AERC Considers Severing Ties With FEI
At the recent two-day American Endurance Ride Conference (AERC) held in Atlanta, one of the main topics of discussion was the possibility of the United States forming an international governing body separate from the International Equestrian Federation (FEI). This was prompted by reports of doping and injuries in the sport in the Middle East, many instances which are said to remain unreported…
These concerns were expressed in a an open letter composed by board-members of the AERC in November 2013, noting that if the FEI does not act to enforce the sport's rules which take into account the welfare of the horses, the AERC will considering severing ties with the FEI and forming a new international association.
The FEI has proposed a range of measures aimed at enforcing endurance racing rules and caring for the health of the equine competitors. The proposals include a measure to ban riders who cause serious injury to horses – an issue arising out of the extreme competitiveness of riders who ignore the principle of "to finish is to win" and push their horses to reach higher speeds over extended periods.
The AERC has requested the FEI to prove that it has introduced the proposed measures in the Middle East and that competitors are, in fact, following the rules. The AERC has given the FEI until January 1, 2015 to 'demonstrate measurable progress towards addressing the AERC's concerns'. Princess Haya bint al-Hussein, junior wife of Sheik Mohammed bin Rashid Al Maktoum – a prominent figure in the international horse racing community – is the President of the FEI, which critics consider to be a conflict of interest.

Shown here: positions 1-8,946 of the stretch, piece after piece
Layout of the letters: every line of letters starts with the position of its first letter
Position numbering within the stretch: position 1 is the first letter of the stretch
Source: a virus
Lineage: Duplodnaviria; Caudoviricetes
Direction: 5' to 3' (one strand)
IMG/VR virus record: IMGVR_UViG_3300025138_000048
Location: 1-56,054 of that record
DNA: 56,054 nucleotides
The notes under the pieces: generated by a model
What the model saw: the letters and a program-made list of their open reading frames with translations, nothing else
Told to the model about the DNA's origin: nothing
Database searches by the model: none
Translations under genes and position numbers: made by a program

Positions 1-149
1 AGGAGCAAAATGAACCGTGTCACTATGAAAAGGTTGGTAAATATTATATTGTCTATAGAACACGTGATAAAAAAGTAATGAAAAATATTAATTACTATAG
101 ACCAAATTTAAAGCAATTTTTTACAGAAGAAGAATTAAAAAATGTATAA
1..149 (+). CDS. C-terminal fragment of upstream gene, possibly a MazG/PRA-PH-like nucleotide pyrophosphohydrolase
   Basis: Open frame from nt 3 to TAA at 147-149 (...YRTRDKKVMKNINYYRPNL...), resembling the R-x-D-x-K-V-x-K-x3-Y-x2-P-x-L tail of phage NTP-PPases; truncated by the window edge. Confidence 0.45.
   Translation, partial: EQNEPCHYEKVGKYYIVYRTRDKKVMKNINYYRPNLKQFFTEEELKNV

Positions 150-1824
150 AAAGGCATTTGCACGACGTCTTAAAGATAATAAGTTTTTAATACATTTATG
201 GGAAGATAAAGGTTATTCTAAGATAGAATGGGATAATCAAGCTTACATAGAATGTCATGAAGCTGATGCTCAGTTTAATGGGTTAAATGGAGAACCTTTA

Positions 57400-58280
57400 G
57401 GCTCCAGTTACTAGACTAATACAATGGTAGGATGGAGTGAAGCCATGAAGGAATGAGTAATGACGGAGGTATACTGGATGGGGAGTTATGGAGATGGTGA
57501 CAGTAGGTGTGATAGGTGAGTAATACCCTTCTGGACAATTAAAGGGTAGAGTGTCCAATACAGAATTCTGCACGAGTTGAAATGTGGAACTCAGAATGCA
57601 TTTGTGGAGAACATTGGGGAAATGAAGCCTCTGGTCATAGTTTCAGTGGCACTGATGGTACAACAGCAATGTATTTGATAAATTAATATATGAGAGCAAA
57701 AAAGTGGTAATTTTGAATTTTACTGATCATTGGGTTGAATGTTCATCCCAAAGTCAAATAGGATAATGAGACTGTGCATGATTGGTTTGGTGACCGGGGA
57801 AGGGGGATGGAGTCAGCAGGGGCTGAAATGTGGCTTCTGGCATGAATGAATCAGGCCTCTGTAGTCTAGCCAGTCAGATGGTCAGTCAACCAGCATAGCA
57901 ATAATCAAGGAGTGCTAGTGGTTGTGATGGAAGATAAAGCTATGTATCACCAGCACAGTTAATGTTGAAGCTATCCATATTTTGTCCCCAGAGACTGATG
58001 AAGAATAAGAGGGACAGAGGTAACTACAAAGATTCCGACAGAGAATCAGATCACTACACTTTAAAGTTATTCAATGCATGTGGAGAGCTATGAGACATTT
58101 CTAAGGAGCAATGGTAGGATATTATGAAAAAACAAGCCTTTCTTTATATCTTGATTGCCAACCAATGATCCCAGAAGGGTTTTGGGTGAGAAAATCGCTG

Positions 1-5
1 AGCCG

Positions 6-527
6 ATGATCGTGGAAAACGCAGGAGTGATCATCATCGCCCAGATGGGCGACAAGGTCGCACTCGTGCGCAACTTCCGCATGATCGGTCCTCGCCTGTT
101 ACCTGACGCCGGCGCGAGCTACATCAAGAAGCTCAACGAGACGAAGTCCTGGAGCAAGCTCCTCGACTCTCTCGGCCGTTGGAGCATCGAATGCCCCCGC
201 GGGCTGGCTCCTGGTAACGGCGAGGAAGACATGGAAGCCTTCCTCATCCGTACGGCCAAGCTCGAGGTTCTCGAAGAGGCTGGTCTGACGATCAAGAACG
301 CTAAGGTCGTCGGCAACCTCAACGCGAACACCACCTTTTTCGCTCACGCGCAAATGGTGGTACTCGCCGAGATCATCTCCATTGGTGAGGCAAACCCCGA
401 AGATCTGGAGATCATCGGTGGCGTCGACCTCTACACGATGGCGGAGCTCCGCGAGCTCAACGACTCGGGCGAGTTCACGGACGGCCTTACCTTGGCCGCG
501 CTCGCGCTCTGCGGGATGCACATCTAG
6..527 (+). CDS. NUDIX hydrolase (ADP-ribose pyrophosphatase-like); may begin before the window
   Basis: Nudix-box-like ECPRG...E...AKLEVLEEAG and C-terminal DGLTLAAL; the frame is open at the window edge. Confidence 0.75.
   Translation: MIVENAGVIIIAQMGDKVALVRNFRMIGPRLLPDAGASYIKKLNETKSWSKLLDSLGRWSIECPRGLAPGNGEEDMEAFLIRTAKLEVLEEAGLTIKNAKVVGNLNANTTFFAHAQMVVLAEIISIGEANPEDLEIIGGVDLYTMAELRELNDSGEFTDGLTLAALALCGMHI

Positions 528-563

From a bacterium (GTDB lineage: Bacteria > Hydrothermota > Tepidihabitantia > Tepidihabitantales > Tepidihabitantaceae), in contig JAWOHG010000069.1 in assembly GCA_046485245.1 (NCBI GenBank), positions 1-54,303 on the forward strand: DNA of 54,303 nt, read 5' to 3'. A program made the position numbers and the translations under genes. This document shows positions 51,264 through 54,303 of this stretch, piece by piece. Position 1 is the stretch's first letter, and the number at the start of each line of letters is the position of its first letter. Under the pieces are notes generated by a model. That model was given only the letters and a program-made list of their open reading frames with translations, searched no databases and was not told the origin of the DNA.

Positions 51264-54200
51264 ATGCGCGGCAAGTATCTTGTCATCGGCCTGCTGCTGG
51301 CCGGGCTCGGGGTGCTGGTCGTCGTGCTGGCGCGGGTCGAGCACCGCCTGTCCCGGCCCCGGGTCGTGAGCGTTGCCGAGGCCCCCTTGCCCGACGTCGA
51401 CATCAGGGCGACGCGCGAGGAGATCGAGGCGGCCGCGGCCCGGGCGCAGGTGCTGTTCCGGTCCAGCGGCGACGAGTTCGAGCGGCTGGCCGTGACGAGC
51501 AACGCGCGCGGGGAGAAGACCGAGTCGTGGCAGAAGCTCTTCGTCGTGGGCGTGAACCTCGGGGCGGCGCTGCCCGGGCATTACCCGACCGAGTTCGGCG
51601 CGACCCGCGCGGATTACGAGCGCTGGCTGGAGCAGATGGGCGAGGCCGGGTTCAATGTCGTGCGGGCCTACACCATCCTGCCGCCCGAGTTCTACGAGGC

Endurance riding is one of the seven disciplines recognized by the International Equestrian Federation, the others being dressage, combined driving, eventing, reining, show jumping and vaulting. In endurance riding, there are mandatory check points where horses are assessed by a veterinarian before continuing. Most races in the United States cover a distance of 50 or 100 miles. New riders and young horses may compete in Limited Distance Competition. Most enduring riding events are not competitive against other riders, but rather a measure of the endurance of the horse and rider, and completing the race with a clean bill of health from the veterinary checks is considered to be a win.